Smashing Times On the Road: Equality for Peace

25 July 2017


Smashing Times On the Road: Equality for Peace

Smashing Times Theatre and Film Company are delighted to announce a series of creative and cultural public events and activities to generate a greater understanding of women’s rights and the promotion of gender equality and peace in Ireland, Northern Ireland and internationally.

  • The Woman is Present: Women’s Stories of WWII on national and international tour to Ireland, Northern Ireland and Germany from September 2017 to February 2018
  • Women in an Equal Europe Creative Arts Symposium, 27 October 2017, 10am-2pm
  • Creative Equality Smashing Times Young Ensemble performance, 27 October 2017, 7.30pm
  • The Power of Theatre and Film, a film and discussion event to explore the use of Smashing Times creative processes to promote equality and peace, 22 September for Culture Night 2017
  • Crisis Trauma Hope Co-production with Theatrelabor, Germany, 15-19 November 2017
  • Women War and Peace Digital Book
  • Women War and Peace On-line Questionnaire

The Woman is Present: Women’s Stories of WWII International Tour

Imagined re-creation of moments from the lives of women in WWII
By Deirdre Kinahan, Mary Moynihan, Fiona Bawn Thompson and Paul Kennedy
The Woman is Present: Women’s Stories of WWII is a creative reimagining of moments from the lives of women during WWII recalling stories of bravery, sacrifice and love amidst the horror of war, as women stood up against fascism and totalitarianism and refused to accept oppression. Each performance is followed by a post-show discussion with the artists and invited guest speakers to explore powerful women’s stories in history and themes of gender equality and peace in Ireland, Northern Ireland and internationally. The performance goes on national and international tour to Ireland, Northern Ireland and Germany from September 2017 to February 2018.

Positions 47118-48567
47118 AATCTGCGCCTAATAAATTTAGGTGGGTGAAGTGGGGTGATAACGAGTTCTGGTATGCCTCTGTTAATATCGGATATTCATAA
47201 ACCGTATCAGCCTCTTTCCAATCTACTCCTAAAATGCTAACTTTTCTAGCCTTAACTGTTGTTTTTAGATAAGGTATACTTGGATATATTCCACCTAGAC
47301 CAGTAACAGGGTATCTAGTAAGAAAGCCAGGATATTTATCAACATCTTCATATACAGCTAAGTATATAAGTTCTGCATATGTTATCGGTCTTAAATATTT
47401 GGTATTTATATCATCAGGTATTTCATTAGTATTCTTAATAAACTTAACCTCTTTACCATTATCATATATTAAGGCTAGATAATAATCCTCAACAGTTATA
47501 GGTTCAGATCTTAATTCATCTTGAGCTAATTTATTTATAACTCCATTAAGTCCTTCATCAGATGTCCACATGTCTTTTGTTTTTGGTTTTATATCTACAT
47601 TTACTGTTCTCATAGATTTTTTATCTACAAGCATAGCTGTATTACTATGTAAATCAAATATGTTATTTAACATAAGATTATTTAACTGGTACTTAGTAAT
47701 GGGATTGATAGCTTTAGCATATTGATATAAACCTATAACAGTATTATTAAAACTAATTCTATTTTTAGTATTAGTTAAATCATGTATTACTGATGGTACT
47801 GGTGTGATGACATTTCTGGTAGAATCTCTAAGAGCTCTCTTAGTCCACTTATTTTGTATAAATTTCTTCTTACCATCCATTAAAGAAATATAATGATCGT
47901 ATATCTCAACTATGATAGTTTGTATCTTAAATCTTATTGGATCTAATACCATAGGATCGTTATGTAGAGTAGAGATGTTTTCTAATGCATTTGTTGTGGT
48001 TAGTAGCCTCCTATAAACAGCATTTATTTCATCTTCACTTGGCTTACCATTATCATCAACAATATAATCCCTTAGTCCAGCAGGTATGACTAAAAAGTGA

Women’s stories in the performance include Mary Elmes (1908-2002), a Cork woman who was the first Irish person honoured as ‘Righteous Among Nations’ for her work saving Jewish children from the Nazi gas chambers during World War II; Ettie Steinberg (1914-42) the only female Jewish Irish citizen known to have been murdered in Auschwitz; Marta Hillers (1911-2001) from Germany who wrote her autobiography Eine Frau in Berlin (A Woman in Berlin) under the name ‘Anonyma’ (Anonymous), detailing her experiences of the last days of WWII as she and over one million other women were raped and abused by Allied soldiers of the Red Army; Neus Català Pallejà (b.1915) from Spain, a member of the United Socialist Party of Catalonia during the Spanish Civil War, an active collaborator with the French Resistance during WWII and the only living Spanish survivor of Ravensbrück concentration camp for women; Maria Eugenia Jasińska (1906-43) from Łódź in Poland who worked for the resistance and gave up her own life rather than ‘name names’; and Dolores Ibárruri, or La Pasionaria (1895-1989), from Spain, a revolutionary leader, political activist, communist and crusader against Fascism during the Spanish Civil War who created the famous cry ‘They Shall Not Pass’.
‘Such a moving piece of theatre. The performances were excellent’
Sabina Higgins, Áras an Uachtaráin First Lady

The women’s stories featured in the performance can be found in the Women War and Peace Digital Book, with a foreword by Marian Harkin, MEP, which contains 23 stories of women’s experiences during World War II and is now available online. The book was launched at the Mansion House, Dublin on 8 November 2016 by Mary Lawlor, Front Line Defenders and Cllr Rebecca Moynihan, Deputy Lord Mayor of Dublin. The editor of the book is Mary Moynihan, Artistic Director, Smashing Times Theatre and Film Company and Lecturer, BA in Drama (Performance), Conservatory of Music and Drama, and key contributors are Edyta Pietrzak, Inga Kuzma, Fernando Benavente Tendillo, Kilian Cuerda Ros, Arne Schrader, Freda Manweiler, Mary Moynihan, Jessie Smith, Bernard Wilson (writing about the life of Mary Elmes) and Nadia Clare Smith (writing about the life of Dorothy MacArdle).

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